Oxygen therapy is sometimes used to treat sleep apnea, especially when concern for the disorder is first raised. However, in some settings, oxygen use may actually do more harm than good.
The Use of Oxygen in Sleep Apnea
Sleep specialists often encounter patients who are referred for a sleep study to diagnose and treat suspected sleep apnea. The referring physicians, out of an interest to protect their patients, often prescribe supplemental oxygen to be used overnight. This is delivered through plastic tubing called a nasal cannula, typically at a rate of several liters per minute. Is this appropriate?
The theory seems sound: The oxygen levels of the blood drop overnight (i.e., hypoxemia) due to repeated pauses in the breathing called apnea, so we will give supplemental oxygen to get things back into the normal range. Unfortunately, though the oxygen numbers may normalize, other changes caused by the apnea may not.
Why Oxygen Does Not Work
Using supplemental oxygen in people with sleep apnea and normal respiratory function has mixed results. The measured oxygen level will indeed improve. However, the effect on the apnea-hypopnea index (AHI) and the length of apneic events is negligible. Excessive daytime sleepiness, a significant complaint in sleep apnea, does not improve. Moreover, the levels of carbon dioxide during the daytime may increase when oxygen is used overnight. Finally, it does not improve the levels of excessive carbon dioxide that may accumulate during sleep.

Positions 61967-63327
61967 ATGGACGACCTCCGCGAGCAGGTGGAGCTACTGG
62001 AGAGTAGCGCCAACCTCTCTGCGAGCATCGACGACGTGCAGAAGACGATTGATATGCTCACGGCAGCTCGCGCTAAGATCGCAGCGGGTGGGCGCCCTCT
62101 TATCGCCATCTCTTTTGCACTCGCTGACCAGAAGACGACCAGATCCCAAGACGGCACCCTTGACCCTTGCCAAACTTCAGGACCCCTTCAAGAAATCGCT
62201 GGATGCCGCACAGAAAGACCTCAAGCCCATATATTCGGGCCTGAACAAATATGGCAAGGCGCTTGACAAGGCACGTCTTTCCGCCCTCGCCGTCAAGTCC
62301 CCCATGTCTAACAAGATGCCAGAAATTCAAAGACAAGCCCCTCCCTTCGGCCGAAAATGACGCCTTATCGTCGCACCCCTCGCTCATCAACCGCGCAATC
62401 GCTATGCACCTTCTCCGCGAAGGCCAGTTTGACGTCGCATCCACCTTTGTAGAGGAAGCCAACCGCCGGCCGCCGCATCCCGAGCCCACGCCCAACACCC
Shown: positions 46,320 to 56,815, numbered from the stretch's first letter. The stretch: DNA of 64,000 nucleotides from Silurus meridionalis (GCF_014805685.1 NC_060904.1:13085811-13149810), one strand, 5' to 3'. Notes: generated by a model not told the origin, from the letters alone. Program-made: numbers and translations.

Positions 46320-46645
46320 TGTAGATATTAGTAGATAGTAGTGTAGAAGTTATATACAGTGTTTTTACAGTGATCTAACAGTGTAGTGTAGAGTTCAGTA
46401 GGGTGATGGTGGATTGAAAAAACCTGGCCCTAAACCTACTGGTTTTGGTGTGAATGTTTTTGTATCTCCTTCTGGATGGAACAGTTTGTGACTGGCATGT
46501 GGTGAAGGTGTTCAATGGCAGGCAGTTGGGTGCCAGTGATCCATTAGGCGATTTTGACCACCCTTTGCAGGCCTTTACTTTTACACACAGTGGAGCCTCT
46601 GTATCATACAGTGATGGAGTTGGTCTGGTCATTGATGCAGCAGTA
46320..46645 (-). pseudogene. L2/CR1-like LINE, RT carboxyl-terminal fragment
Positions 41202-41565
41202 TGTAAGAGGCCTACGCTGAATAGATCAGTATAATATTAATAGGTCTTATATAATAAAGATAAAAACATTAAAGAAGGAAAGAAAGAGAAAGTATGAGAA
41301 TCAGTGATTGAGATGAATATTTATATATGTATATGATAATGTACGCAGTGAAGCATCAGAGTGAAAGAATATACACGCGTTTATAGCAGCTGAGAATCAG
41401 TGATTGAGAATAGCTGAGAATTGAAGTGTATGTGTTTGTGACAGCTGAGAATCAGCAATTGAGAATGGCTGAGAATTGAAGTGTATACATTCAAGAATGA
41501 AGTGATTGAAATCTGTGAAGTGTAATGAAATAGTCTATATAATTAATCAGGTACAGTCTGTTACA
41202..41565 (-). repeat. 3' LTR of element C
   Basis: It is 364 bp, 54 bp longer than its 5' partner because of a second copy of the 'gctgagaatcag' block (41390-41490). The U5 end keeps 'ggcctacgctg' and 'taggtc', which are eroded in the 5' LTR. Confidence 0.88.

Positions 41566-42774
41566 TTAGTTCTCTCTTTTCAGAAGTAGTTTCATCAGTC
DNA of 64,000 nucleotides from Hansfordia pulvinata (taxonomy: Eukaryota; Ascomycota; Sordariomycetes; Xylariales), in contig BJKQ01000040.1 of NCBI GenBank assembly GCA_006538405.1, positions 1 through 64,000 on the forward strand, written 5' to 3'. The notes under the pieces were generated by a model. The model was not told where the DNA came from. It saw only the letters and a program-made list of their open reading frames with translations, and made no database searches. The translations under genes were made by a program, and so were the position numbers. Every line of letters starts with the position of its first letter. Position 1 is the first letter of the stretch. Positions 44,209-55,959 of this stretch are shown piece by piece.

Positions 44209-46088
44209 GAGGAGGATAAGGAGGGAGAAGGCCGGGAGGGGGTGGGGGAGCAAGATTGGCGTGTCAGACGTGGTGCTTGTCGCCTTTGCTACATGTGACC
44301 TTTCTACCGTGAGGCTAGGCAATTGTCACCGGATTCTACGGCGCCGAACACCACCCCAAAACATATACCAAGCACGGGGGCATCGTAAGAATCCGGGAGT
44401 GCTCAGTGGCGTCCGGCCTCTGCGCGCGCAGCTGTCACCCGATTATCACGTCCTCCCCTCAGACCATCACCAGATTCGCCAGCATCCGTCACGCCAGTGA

The Danger of Oxygen Use with Sleep Apnea and COPD
There are situations where the use of oxygen to treat sleep apnea may actually be dangerous. When chronic obstructive pulmonary disease (COPD), such as emphysema, occurs alone, oxygen has been shown to be beneficial. However, when it occurs with obstructive sleep apnea, a different picture emerges.
In this so-called "overlap syndrome," the use of nocturnal oxygen without relief of the airway obstruction can cause worsened breathing overnight. This may result in complaints such as morning headache or confusion. Therefore, it is important that continuous positive airway pressure (CPAP) be used to treat the obstruction, with supplemental oxygen infused into the system as needed to confer the other benefits.
Therefore, it is important that individuals with COPD undergo a sleep study if there is suspicion of sleep apnea contributing to their complaints. And clearly, oxygen alone is not an adequate treatment for those suspected of having sleep apnea.
Gold, A et al. "The effect of chronic nocturnal oxygen administration upon sleep apnea." Am Rev Respir Dis 1986;134:925.
Masa, JF et al. "Noninvasive positive pressure ventilation and not oxygen may prevent overt ventilatory failure in patients with chest wall diseases." Chest 1997;112:207.